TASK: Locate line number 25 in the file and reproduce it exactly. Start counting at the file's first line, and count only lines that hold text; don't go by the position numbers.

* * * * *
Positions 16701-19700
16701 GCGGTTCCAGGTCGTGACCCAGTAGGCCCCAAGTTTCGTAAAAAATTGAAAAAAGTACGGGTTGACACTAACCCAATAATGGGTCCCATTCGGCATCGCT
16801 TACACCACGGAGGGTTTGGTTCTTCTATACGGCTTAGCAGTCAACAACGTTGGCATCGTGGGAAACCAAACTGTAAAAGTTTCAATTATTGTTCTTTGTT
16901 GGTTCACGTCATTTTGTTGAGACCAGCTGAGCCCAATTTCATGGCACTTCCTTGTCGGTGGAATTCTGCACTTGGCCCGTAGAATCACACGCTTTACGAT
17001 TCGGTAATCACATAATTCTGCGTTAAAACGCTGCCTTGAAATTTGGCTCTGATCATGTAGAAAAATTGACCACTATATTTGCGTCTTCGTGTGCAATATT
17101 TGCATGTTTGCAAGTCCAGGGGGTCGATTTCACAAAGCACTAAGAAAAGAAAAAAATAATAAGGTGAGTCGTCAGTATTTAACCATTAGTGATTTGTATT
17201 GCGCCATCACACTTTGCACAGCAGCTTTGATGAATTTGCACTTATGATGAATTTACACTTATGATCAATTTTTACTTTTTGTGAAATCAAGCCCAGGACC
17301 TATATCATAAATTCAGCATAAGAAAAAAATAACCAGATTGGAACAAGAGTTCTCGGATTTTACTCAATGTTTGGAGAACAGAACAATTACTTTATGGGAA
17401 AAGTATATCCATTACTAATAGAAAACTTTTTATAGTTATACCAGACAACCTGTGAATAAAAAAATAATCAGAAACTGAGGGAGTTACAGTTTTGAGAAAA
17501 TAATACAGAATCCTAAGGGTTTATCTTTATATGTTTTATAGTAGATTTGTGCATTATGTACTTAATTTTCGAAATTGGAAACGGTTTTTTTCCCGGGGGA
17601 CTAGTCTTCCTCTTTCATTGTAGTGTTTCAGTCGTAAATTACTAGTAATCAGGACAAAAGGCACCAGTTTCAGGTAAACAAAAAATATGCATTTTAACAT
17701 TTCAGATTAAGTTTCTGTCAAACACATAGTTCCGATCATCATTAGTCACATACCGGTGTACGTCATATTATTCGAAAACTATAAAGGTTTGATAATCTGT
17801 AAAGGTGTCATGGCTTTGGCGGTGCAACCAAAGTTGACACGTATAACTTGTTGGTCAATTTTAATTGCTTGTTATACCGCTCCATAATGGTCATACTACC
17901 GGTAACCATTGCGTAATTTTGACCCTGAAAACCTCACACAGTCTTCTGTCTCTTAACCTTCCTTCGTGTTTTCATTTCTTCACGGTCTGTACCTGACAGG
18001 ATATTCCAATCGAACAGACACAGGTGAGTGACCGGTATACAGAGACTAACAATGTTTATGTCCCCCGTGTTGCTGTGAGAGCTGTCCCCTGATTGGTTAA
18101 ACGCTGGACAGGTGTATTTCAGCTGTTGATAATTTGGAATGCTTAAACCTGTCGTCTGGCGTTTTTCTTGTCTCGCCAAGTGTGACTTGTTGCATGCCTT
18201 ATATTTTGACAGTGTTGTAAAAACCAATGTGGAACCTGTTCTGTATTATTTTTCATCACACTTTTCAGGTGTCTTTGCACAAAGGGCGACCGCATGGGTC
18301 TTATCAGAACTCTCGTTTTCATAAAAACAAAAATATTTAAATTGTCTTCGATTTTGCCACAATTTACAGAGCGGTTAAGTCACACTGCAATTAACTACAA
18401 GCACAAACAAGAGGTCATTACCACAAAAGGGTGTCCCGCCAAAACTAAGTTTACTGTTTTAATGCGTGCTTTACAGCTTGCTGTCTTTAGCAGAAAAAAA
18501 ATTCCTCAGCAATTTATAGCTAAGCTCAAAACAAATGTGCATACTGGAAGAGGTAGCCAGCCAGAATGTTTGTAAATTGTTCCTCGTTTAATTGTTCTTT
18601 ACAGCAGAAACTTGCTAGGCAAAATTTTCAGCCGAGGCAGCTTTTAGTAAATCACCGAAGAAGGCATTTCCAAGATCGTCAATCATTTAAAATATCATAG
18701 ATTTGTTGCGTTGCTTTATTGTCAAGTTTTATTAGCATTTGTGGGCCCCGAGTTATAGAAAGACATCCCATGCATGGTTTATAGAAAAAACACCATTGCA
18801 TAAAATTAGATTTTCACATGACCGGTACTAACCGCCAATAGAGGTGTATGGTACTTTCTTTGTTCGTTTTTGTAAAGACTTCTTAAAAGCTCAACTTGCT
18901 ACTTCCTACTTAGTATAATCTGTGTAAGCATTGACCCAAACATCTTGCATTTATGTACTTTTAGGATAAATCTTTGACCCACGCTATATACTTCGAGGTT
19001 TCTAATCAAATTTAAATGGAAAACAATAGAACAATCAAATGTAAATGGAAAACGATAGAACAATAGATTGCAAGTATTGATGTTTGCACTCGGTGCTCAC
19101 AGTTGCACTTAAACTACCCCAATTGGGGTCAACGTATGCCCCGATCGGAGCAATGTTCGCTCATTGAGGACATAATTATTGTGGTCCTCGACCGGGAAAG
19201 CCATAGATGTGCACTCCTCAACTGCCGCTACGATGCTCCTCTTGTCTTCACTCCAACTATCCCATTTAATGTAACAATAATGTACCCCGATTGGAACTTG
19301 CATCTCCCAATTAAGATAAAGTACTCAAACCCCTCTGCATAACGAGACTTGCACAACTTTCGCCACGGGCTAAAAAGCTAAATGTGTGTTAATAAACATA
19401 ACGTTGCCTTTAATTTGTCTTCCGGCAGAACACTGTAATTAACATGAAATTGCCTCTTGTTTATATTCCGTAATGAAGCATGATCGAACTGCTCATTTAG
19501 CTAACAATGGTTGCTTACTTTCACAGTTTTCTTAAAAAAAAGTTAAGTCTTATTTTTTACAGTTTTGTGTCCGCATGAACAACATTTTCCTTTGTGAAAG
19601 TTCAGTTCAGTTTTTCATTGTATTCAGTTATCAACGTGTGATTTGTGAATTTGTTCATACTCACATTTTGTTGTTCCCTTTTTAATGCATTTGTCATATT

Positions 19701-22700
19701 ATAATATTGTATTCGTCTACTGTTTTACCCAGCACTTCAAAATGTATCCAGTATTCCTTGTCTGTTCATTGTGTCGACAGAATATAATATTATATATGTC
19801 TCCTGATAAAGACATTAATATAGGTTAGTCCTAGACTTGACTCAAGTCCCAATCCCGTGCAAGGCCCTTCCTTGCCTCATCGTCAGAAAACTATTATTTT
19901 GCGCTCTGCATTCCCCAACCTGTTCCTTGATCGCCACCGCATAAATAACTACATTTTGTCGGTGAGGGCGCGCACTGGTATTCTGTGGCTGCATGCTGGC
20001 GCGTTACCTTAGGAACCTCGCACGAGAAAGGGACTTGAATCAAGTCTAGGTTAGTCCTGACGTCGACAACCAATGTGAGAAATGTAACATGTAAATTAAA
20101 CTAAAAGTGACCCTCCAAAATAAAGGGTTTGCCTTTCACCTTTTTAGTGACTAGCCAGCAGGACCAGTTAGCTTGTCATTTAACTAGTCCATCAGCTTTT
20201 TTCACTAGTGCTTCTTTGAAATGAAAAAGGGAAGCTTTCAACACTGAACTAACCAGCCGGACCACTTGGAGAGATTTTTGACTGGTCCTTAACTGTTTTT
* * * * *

19001 TCTAATCAAATTTAAATGGAAAACAATAGAACAATCAAATGTAAATGGAAAACGATAGAACAATAGATTGCAAGTATTGATGTTTGCACTCGGTGCTCAC